Forest-Hill (St. Nicholas)

FOREST-HILL (St. Nicholas), a parish, in the union of Headington, hundred of Bullington, county of Oxford, 4 miles (E. by N.) from Oxford; containing 149 inhabitants. This place, which was a cell to the abbey of Osney, is associated with the memory of Milton, as the birthplace of his first wife, who was born here on the 28th January, 1625. It was the frequent resort of the poet, and ultimately his entire property, of which, in consideration of some pecuniary claims upon the manor, and also of his marriage into the Powell family, he was put into possession during the protectorate of Cromwell, in 1650. Much of the beautiful imagery in his writings, and especially in his L'Allegro, corresponds with the scenery of the place; and there are still some remains of the house of Mr. Powell, his wife's father. The living is a perpetual curacy; net income, £85; patrons and impropriators, the Rector and Fellows of Lincoln College, Oxford. The church is a plain edifice. Mickle, the translator of the Lusiad of Camoens, was interred in the churchyard.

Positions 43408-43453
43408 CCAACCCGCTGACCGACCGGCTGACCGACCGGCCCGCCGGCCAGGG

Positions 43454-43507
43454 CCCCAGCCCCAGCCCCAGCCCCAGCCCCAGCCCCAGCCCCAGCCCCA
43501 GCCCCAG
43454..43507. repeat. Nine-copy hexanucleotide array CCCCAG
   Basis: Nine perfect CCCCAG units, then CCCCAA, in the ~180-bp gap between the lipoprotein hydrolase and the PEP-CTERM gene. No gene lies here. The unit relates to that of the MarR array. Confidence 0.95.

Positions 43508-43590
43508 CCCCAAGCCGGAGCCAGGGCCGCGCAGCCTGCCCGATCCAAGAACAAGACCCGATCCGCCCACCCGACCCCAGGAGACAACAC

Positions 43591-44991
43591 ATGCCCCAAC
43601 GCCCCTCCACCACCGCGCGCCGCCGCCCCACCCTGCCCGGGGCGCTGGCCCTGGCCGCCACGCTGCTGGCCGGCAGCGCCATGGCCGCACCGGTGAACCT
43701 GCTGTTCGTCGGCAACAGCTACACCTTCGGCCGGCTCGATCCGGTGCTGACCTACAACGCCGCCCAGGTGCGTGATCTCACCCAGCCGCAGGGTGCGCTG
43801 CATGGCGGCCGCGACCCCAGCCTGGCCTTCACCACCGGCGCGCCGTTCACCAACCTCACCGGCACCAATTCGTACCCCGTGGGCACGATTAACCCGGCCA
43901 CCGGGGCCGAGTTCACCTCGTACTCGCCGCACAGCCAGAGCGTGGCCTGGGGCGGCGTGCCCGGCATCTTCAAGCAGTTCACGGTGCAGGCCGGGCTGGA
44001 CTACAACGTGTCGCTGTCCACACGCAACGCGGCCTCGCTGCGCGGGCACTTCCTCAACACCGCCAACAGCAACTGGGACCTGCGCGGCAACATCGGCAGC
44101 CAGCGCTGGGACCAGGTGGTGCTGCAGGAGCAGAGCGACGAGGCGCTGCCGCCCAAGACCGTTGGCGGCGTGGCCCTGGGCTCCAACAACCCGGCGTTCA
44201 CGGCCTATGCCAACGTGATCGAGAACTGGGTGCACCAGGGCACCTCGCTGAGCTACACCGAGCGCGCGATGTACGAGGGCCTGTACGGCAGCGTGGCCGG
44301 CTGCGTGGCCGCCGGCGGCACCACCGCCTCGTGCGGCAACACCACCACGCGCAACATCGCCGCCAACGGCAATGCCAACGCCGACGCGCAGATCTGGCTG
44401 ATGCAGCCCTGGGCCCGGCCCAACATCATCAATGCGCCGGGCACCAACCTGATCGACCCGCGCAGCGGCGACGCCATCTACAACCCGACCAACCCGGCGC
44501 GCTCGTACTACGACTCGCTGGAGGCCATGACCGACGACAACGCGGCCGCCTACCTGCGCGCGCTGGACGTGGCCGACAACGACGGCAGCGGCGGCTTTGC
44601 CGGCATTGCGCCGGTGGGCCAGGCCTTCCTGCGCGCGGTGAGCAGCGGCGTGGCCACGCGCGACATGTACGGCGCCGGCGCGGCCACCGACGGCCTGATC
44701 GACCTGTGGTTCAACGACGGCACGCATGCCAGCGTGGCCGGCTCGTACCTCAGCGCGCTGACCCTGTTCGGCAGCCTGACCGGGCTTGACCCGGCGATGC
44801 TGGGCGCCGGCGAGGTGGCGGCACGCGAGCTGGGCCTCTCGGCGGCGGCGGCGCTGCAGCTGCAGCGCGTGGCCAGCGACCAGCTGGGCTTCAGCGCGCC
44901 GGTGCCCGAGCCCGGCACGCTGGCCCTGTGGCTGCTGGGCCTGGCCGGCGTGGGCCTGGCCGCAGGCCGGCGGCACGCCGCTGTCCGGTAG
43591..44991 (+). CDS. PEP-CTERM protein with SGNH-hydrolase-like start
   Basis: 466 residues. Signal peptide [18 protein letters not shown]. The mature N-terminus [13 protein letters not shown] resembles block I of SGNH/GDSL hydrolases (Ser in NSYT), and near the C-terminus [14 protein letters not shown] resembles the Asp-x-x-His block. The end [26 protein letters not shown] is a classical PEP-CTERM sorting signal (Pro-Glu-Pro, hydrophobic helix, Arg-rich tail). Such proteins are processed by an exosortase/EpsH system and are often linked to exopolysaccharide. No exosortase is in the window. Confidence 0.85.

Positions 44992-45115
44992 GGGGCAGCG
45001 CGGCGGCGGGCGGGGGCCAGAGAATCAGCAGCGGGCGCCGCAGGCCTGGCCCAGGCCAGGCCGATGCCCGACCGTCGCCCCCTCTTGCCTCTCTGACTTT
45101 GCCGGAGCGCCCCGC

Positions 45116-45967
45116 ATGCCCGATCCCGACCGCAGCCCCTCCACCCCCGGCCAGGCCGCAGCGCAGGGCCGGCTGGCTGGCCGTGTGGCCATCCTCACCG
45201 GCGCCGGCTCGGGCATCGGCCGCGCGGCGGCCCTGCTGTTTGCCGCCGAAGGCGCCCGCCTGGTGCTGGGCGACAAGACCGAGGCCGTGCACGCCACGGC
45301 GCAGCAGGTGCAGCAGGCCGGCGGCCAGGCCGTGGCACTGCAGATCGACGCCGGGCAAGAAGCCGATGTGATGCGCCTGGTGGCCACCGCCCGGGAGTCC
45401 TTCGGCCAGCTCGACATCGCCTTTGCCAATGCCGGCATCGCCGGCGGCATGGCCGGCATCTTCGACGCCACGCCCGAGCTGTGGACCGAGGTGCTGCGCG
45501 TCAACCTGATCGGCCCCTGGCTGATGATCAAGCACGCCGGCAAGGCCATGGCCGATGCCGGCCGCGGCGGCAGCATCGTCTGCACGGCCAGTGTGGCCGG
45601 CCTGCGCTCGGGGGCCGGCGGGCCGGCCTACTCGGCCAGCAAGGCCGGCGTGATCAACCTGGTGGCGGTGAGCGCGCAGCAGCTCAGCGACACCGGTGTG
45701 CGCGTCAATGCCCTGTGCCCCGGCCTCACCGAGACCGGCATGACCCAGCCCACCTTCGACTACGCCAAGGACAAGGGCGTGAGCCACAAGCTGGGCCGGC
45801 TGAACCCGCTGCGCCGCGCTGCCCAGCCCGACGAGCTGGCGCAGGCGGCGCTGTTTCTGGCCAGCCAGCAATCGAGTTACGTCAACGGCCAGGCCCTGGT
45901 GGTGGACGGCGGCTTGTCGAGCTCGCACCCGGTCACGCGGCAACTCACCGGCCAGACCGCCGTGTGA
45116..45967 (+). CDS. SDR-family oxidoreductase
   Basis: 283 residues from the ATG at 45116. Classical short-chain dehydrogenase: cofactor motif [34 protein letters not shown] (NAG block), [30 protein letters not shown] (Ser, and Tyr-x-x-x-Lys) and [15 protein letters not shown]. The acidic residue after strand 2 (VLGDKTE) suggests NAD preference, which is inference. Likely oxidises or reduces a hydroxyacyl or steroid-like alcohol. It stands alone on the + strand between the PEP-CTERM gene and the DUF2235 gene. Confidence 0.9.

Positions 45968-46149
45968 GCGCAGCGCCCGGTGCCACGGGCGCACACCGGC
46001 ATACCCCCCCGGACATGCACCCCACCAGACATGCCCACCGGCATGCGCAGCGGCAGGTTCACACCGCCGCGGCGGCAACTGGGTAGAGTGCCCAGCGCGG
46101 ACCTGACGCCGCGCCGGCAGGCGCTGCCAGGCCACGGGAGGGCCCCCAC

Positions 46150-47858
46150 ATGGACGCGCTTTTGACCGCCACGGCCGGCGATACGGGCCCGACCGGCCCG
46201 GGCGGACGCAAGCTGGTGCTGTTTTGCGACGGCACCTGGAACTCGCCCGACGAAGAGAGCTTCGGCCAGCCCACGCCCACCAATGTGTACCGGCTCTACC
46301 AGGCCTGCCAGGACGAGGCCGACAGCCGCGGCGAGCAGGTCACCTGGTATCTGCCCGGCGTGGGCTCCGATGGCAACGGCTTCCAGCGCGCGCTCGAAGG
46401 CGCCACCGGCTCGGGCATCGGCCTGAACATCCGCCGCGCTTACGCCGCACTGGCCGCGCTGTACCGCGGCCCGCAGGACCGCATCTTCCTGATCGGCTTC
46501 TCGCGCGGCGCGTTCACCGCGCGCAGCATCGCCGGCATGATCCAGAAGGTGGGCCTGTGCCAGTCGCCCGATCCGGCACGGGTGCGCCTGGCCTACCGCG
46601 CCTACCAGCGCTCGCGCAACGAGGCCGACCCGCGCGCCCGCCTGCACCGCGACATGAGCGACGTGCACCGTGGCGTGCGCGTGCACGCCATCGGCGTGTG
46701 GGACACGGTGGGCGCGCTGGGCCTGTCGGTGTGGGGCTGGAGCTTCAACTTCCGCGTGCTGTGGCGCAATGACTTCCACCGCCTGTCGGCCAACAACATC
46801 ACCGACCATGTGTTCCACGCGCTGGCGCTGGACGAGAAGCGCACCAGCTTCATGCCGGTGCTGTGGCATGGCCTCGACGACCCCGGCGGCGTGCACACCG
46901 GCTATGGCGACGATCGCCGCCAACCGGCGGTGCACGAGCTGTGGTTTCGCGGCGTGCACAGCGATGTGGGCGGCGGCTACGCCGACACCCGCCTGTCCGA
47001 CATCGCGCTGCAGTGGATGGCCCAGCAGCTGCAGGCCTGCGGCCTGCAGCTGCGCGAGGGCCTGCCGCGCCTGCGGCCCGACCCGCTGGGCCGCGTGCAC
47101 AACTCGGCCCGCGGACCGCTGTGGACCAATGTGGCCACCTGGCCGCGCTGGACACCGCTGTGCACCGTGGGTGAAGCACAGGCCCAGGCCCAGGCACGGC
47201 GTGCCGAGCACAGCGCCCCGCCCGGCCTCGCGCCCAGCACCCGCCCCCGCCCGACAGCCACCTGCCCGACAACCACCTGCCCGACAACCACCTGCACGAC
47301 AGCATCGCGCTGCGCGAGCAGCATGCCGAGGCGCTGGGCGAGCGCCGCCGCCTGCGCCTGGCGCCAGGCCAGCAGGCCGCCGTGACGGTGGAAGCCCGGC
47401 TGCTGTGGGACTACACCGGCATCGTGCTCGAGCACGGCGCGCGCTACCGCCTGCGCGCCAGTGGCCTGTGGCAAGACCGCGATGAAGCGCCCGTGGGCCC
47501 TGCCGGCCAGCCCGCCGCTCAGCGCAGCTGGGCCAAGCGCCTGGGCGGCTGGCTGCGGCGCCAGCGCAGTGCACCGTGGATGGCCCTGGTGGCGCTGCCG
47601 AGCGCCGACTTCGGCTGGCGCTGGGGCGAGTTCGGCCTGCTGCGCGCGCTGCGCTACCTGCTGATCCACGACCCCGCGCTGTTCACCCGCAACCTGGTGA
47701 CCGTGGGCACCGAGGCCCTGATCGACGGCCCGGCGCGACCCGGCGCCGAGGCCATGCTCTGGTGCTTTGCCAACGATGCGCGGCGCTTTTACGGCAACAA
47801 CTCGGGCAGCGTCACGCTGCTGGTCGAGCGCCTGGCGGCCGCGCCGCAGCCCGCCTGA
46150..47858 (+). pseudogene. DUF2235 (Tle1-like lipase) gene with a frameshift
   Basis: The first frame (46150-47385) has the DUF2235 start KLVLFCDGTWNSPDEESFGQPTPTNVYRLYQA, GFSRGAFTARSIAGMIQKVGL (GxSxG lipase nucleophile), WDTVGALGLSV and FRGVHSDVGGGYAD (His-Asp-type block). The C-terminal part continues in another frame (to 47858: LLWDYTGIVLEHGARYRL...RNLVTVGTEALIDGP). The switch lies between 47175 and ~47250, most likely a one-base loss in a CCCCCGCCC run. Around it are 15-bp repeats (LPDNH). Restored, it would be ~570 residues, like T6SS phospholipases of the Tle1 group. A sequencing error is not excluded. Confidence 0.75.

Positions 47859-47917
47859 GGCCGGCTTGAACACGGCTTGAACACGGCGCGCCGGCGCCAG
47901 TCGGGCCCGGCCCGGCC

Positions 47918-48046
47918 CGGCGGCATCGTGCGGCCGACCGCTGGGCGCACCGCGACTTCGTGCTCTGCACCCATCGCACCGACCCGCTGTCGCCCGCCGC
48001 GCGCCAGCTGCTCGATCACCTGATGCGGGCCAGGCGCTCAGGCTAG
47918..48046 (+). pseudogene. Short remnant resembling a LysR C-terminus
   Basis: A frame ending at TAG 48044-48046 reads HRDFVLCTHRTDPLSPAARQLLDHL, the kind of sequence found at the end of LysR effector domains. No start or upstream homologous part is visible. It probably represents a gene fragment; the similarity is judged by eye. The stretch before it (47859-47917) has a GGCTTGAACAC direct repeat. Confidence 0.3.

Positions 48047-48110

Transcribed from A Topographical Dictionary of England, by Samuel Lewis, 7th edition, published in 1848.

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